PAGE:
Why do they Want to Hack ME?

The Trickbot malware has compromised 250 million email addresses according to Techcrunch.  Besides using your email account to send spam, it does lots of other nifty stuff as it evolves.  Nice piece of work – NOT!

Why?  So that they can use your email to send spam.  After you, you are kind of a trusted person, so that if someone gets an email from you as opposed to a spammer, they are more likely to click on the link inside or open the attachment and voila, they are owned.

And, of course, you are blamed, which is even better for the spammer.  Source: Techcrunch.

 

Firefox Following Chrome – Marking HTTP web sites with “NOT SECURE” Label

Firefox is following in the footsteps of Google’s Chrome.  Starting this fall Firefox will also mark all HTTP pages (as opposed to HTTPS) as NOT SECURE as Google already does.  Hopefully this will encourage web site operators to install security certificates.  It used to be expensive, but now there are free options.  Source: ZDNet.

 

AMCA Breach Adds Another 2 Million + Victims

Even though American Medical Collection Agency was forced into bankruptcy as a result of the already 20 million+ victims, the hits keep coming for AMCA.  Another one of their customers, Clinical Pathology Labs, said that more than 2 million of their customers were affected by the breach.  They claim that they didn’t get enough information from AMCA to figure out what happened.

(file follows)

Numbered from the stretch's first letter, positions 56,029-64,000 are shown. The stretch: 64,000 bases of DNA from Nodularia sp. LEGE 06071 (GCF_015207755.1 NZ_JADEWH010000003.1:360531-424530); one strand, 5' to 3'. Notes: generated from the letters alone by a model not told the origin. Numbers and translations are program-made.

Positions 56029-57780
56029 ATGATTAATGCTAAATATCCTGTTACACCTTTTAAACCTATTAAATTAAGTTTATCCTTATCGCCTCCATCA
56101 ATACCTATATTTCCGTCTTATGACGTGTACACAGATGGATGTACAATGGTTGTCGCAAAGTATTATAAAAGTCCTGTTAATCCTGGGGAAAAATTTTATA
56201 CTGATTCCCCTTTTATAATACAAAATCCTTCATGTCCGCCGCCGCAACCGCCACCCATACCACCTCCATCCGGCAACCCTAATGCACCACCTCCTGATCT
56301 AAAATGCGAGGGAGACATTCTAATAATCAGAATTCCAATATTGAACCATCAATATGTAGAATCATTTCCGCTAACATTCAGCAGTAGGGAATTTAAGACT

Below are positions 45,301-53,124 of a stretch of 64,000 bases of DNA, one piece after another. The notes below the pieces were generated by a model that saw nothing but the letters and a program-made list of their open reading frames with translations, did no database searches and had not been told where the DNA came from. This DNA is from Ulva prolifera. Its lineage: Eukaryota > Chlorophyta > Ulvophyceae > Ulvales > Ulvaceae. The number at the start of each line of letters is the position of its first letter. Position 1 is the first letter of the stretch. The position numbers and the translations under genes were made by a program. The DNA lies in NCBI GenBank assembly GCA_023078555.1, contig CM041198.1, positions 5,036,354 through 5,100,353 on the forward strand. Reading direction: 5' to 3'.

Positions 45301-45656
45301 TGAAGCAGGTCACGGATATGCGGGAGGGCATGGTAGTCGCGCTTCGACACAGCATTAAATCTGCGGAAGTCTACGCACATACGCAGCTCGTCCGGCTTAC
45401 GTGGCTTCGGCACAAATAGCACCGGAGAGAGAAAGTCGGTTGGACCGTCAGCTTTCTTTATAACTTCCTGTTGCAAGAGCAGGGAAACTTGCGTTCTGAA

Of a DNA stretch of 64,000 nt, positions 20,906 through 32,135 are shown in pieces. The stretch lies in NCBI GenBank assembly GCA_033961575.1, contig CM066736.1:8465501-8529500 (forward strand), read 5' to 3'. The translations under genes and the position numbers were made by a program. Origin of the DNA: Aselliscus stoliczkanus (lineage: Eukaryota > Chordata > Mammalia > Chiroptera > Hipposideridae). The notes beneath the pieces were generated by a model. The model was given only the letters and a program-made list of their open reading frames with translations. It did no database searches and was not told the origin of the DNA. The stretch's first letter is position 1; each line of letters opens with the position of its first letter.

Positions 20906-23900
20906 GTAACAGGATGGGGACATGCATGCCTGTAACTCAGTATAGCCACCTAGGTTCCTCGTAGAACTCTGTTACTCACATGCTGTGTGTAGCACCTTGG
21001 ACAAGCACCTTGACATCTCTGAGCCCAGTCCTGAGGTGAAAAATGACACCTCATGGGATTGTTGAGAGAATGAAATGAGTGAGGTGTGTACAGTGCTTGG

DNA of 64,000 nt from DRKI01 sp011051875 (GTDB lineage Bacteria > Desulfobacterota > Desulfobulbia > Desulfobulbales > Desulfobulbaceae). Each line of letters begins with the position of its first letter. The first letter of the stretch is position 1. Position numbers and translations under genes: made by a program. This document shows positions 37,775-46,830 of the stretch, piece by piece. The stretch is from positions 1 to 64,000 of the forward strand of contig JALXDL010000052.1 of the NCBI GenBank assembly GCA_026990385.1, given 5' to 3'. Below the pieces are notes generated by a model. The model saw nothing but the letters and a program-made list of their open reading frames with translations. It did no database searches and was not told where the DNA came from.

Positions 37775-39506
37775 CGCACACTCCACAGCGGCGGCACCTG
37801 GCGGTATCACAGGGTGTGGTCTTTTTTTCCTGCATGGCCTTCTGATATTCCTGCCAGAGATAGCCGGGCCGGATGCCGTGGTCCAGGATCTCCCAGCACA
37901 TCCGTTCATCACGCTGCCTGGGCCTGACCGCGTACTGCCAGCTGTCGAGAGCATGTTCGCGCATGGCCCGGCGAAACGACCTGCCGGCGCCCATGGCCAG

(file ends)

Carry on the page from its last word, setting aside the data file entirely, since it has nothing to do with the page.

It is going to be interesting to see where the lawsuits go, who’s name(s) show up on the HIPAA wall of shame and who Health and Human Services goes after.  Given that AMCA filed for bankruptcy, it is very likely that Quest, CPL and AMCA’s other customers will wind up being sued.  Actually, Quest, Labcorp and the others are who should be sued because they selected AMCA as a vendor and obviously did not perform adequate due diligence.  Source: Techcrunch.

 

Another Day, Another Cryptocurrency Hack/Breach

This time it is the cryptocurrency exchange Bitpoint and they say that half of their 110,000 customers lost (virtual) money as a result of a hack last week.  The hack cost Bitpoint $28 million and they say that they plan the refund their customer’s money. One more time the hackers compromised the software, not the encryption,  Source: The Next Web.